Drones raise other questions; they can replace people; invade privacy; and clutter crowded skies, streets, and waterways.  Drones already clutter earth orbits, range into space, and occasionally fall back onto our heads.  Driverless drones transport us around airports; those will come to include driverless trains, trucks, buses, and finally cars.  Drones also inspect oil and gas pipelines and sewers; tiny ones are beginning to do surgery.  The list will only grow.

Air traffic control depends on people talking.  How will flying drones fit in?  How will illegal users be handled?  Drones are already flying; this needs attention.

Driverless transporting of people and goods will probably wait as long as unions can stall them -- especially passenger aircraft with delay enhanced by fear.  But how about air freight?  The U.S. Navy is now testing a full-sized drone jet fighter designed for carrier use; air freight should be easy.

As drones multiply, conflicts and competition will pull users into a struggle to control or deny uses.  Much human progress will be served -- or disserved -- by the way these struggles work out.  Government will have its hand in; noting that a camel is said to be a horse designed by a government committee, should surgical drones be regulated by an Obamacare committee at this early stage of development?  We know that unionized and regulated American railroads are costly and inefficient; are the benefits of drone tech likely to flower in that milieu?   The potential gains are huge, but they could be postponed for decades.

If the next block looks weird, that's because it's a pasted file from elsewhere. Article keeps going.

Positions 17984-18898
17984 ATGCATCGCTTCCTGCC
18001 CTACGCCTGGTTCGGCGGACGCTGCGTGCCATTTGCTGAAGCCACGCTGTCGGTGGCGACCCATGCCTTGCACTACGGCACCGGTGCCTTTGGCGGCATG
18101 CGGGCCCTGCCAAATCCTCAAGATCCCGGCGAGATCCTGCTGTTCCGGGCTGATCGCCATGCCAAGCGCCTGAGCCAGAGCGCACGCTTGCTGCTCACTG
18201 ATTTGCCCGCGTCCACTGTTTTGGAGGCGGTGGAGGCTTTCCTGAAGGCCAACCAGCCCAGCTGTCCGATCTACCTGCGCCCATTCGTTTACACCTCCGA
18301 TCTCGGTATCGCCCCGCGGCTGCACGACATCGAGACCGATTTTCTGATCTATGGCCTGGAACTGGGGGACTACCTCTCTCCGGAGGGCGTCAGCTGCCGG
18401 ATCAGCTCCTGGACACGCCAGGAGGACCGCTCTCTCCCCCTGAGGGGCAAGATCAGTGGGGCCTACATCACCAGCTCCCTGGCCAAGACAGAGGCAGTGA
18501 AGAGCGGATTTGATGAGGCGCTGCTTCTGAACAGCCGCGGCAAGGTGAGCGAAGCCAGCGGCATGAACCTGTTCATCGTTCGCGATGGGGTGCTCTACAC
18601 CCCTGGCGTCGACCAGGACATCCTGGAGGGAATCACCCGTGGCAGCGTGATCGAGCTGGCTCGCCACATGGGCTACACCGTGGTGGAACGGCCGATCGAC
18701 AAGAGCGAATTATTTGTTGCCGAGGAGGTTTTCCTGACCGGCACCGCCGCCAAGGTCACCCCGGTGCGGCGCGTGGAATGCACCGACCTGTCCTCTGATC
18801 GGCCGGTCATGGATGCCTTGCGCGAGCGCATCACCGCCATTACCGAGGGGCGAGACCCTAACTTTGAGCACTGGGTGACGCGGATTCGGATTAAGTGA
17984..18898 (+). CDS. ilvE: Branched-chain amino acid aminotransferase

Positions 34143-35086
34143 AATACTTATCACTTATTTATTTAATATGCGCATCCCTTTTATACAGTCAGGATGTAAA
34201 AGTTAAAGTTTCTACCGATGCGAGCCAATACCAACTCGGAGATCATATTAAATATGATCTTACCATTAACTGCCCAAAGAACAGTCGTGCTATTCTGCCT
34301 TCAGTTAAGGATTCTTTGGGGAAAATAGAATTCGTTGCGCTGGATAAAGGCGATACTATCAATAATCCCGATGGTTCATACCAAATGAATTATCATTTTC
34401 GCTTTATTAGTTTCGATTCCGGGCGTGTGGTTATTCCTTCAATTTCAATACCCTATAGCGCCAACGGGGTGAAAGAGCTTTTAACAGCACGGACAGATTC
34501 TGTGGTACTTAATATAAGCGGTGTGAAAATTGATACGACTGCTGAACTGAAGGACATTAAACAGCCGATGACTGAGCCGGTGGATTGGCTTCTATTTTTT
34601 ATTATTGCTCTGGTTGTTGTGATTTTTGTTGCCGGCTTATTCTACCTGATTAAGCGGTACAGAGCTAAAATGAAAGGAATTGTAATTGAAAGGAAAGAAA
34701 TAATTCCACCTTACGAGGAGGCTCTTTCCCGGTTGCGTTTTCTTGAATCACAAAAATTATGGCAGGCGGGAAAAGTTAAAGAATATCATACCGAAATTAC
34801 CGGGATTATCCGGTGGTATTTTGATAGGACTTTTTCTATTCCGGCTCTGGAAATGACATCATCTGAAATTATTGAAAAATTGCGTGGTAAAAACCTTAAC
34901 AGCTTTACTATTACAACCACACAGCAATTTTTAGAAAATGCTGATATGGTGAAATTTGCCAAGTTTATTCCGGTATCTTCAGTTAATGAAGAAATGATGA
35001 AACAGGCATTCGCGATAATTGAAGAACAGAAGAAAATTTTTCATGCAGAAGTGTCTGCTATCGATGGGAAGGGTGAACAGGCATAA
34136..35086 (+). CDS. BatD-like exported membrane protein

The currently leading user provides a clue: the U.S. Air Force flies most of the Global Hawks, Reapers, Predators, and other large flying drones from control rooms resembling TV studios, often in Nevada.  Though computers do most of the flying, the Air Force requires all its drone operators to be fully trained, certified pilots, a bit like mandating that rocket scientists fire 4th of July rockets at the park.  Smaller, battlefield-surveillance drones are flown by army sergeants with a week or two of training.  The Air Force doesn't like the larger drones out of its hands, grudgingly allowing some to the CIA.            

Drones are in line now to transport people and goods, to watch and explore, to improve human control of our surroundings, and to work in places heretofore denied.  Those whose places or incomes are threatened by this Schumpeterian creative destruction are already obstructing uses, as the Air Force pilot requirement illustrates; this teachers' union obstructing online classes is predictive.

So drone tech is being used in the interests of politicians without much thought.  The accumulating costs of that are likely to hurt more constructive developments by giving the whole idea a bad name.

Autos were famously opposed by buggy whip makers; armies full of cavalry opposed mechanization until the mechanized German Panzers ran over them in World War II.  There are a lot more buggy-whip interests today, the Air Force is already defending its cavalry, and lawyers haven't even started yet; drone use will find plenty of opposition.  

The Age of Drones is here; the U.S. has the military lead.  A transportation revolution is close behind...if the unions and the government don't stall it.  If they hold it off, it will still come, just in other places first.  The weakened American economy can't afford to let that happen.